Setting up your landing page tracking
To effectively track the metrics mentioned above, you will have to set up specific conversion goals on your landing page.
These goals help Google Analytics identify if a visitor has taken the desired landing page action. For instance, if a visitor goes to a landing page where your Call to Action (CTA) encourages them to sign up for a newsletter, a "thank you" page will be shown to them once they click "Submit". And that “thank you” page will then trigger a goal that will alert Google Analytics that a visitor has taken the desired action.
To start setting up your goals:
- Go to the “Conversions” tab.
- Click on “Goals”.
- Select “Overview” from the drop-down list.
- Click on “Set up goals”.
- Name your goal. Make sure you give it a specific name so that you can instantly identify what you’re tracking.
- Choose what kind of goal you want to track. You can choose from these four:
- URL destination goals are designed to track specific URLs. They let you know how many people viewed a given page. This makes them ideal for thank you pages, confirmation pages, or, basically, any other pages.
- Duration goals track how much time users spend on a given page. You can say a goal is achieved once a session lasts a specified amount of time.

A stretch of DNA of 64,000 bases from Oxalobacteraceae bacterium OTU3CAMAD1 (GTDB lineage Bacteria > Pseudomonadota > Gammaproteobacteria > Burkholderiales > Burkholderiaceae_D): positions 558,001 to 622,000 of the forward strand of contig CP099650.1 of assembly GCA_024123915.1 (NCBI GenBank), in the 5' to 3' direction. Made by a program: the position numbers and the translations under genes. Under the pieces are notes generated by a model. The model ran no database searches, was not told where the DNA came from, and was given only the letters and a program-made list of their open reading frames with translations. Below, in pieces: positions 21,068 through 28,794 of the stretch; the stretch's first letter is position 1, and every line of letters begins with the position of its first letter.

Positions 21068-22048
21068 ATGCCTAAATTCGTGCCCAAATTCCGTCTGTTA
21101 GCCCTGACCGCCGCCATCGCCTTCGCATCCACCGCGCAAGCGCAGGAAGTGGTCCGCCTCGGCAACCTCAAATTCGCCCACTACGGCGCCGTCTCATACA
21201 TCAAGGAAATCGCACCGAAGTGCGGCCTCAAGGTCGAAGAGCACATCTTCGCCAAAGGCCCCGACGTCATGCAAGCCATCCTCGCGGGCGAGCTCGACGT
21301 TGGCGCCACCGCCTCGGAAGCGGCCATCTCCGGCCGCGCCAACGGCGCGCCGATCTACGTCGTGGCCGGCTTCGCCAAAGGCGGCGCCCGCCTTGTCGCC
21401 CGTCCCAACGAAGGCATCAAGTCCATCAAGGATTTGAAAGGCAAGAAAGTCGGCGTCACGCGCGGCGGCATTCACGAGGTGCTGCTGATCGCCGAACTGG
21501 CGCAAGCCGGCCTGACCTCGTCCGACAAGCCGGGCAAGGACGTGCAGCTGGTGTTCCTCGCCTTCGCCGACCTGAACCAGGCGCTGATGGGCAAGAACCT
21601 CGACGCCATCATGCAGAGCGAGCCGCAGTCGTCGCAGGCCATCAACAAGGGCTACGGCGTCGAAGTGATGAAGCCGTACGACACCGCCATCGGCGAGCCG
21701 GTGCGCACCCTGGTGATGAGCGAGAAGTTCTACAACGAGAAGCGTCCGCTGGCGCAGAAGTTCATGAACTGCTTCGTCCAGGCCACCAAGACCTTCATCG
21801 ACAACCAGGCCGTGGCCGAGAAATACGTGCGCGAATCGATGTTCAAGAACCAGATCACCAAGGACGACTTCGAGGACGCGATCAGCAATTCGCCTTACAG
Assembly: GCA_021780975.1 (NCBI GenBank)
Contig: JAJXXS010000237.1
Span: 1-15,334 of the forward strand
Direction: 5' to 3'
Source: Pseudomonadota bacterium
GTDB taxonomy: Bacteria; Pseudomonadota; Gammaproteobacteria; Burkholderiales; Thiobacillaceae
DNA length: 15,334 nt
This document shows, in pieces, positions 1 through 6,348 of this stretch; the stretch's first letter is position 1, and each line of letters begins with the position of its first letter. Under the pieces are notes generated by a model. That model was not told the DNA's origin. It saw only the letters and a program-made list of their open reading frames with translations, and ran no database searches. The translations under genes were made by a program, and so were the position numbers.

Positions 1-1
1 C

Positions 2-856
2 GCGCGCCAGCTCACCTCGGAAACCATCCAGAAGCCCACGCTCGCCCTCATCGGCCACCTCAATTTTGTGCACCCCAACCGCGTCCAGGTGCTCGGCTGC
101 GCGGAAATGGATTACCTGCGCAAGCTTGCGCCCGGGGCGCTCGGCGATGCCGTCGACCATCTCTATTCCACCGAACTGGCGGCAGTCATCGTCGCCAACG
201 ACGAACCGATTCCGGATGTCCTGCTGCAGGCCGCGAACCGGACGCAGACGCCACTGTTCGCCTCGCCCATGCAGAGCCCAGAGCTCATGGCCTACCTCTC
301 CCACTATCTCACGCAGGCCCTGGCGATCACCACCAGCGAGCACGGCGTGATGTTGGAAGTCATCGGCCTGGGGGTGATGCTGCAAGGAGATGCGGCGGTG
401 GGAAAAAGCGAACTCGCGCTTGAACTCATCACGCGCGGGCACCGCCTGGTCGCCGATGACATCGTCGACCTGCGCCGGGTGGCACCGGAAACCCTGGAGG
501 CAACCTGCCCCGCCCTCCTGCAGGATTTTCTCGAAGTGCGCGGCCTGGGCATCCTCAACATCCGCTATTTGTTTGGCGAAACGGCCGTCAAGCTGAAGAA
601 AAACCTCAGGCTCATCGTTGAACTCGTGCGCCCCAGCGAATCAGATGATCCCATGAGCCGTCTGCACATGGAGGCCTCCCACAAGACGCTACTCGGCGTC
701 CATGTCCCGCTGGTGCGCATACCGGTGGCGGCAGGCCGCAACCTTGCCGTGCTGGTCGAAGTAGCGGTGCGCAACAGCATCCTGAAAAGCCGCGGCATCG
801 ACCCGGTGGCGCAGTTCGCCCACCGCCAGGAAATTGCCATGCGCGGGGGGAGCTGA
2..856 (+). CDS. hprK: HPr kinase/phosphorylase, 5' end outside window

- Pages/visit goals track how many pages visitors check out on your whole site before leaving.
- Events allow you to understand what actions users take on your website. You can check if they play videos or download PDFs, discover how deep they scroll and where they stop when filling in the form.
To keep the data in order you may wish to use the segment builder. To create a segment, go to View -> Reports and then click and add a segment. Once you name it, decide which filters to use: demographic, technologic, behavioural etc.
If you're new to segmentation, start with creating filters based on:
- device types (desktop vs. mobile)
- types of users (new vs. returning)
- traffic source.
Attribution model is a set of rules assigning conversion credits to interactions between users and brand.
Need an example? One of default attribution models is the Last Non-Direct Click, which gives 100% credits for the sale to the last channel the customer has clicked through just before conversion while ignoring all direct traffic.
Google Analytics can be a little daunting, especially for new users. However, the insight you gather from tracking and monitoring your landing page is definitely worth the effort. Keep in mind that businesses using landing pages are also able to generate more conversions than those who don’t.
If you’re just getting started, the steps outlined above should point you in the right direction. Knowing exactly how well your landing page is performing lets you maximize your opportunity for conversions.
The metrics mentioned above are designed to give you a basic overview of how visitors interact and engage with your page. This is especially useful if you want to improve and optimize your landing page in terms of copy, design and traffic sources that you can focus on.